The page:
In your CPA firm's experience, what is the most material overlooked deduction in the estate, gift and trust income tax area?

Without any doubt, the business deduction for the losses on annuity contracts is rarely deducted because it is rarely disclosed by sureties. Upon the death of the last annuitant, to the extent the cost basis on the annuity has not been completely amortized, it is common for a loss to be sustained.

Think about it, sureties are in the business of arranging contracts to their benefit and thus, in their perfect world, no one is intended to receive their investment back, let alone a return. Consequently, this deduction is frequently very material and in addition to zeroing the year of death taxable income, it may generate a Net Operating Loss for both Regular and Alternative Minimum Tax purposes that may be carried back to offset taxable income during the preceding two tax years generating refunds.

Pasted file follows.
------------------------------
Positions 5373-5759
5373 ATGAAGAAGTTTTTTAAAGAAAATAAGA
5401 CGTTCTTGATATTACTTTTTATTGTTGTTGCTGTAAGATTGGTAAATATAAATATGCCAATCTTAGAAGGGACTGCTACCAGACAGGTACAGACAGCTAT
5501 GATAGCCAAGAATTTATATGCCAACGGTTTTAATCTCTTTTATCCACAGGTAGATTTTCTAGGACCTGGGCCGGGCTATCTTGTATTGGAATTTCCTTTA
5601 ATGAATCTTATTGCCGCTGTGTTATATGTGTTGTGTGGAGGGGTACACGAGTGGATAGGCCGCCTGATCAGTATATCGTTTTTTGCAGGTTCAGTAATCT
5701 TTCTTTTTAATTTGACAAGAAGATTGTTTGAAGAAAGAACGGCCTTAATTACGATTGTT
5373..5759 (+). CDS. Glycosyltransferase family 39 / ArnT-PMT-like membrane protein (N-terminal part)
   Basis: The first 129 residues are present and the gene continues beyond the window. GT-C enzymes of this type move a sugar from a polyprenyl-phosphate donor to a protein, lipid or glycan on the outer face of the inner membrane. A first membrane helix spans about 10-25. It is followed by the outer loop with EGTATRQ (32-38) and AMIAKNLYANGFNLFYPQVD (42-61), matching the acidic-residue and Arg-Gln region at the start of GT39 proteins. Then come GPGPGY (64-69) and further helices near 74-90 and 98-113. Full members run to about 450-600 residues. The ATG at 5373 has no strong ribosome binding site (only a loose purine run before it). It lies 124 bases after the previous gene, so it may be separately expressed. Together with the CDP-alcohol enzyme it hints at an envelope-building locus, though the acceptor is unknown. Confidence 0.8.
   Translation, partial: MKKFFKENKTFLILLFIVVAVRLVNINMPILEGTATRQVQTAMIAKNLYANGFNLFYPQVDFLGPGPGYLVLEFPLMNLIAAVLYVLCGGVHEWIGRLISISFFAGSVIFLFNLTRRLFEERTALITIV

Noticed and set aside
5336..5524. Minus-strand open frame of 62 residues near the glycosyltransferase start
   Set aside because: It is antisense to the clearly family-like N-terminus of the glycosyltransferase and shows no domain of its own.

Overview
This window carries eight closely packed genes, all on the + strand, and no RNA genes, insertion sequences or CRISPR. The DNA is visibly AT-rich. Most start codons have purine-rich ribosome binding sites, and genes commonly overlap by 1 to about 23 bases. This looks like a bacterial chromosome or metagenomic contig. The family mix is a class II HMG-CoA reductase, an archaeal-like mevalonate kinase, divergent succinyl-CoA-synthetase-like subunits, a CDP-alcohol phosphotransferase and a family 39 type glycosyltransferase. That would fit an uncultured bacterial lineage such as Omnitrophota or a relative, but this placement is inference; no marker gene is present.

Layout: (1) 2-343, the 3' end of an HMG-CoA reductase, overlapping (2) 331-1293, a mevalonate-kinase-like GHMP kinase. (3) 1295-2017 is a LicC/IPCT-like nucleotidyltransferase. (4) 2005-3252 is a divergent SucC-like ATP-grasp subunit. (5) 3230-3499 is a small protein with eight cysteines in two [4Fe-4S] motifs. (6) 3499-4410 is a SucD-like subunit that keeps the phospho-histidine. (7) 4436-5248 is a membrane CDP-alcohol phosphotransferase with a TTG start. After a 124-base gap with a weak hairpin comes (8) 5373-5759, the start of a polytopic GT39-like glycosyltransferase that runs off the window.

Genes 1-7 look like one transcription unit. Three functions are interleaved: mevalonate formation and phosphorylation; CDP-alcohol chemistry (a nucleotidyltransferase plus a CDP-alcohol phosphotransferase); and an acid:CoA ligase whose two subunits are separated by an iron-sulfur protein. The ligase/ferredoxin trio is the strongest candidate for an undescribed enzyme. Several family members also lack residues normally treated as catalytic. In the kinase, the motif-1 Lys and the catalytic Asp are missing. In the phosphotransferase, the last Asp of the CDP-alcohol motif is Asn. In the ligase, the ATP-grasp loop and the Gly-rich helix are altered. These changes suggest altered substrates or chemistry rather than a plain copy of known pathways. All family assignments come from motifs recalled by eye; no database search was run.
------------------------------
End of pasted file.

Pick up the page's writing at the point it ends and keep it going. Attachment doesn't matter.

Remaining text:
This deduction is commonly missed because sureties are not required to disclosure the loss on Form 1099-R, and most don't wish to publicize that anyone purchasing their investments sustains losses. Our experience is that sureties intentionally avoid disclosure of contract details and taxation histories to an executor, executrix or trustee. They don't want to say, "Sorry for loss of your loved one but our pricing, after medical testing before signing the contract, paid off really big for our actuarial department."

If you have any questions, do not hesitate to contact the professionals at Dana S. Beane & Company, P.C.

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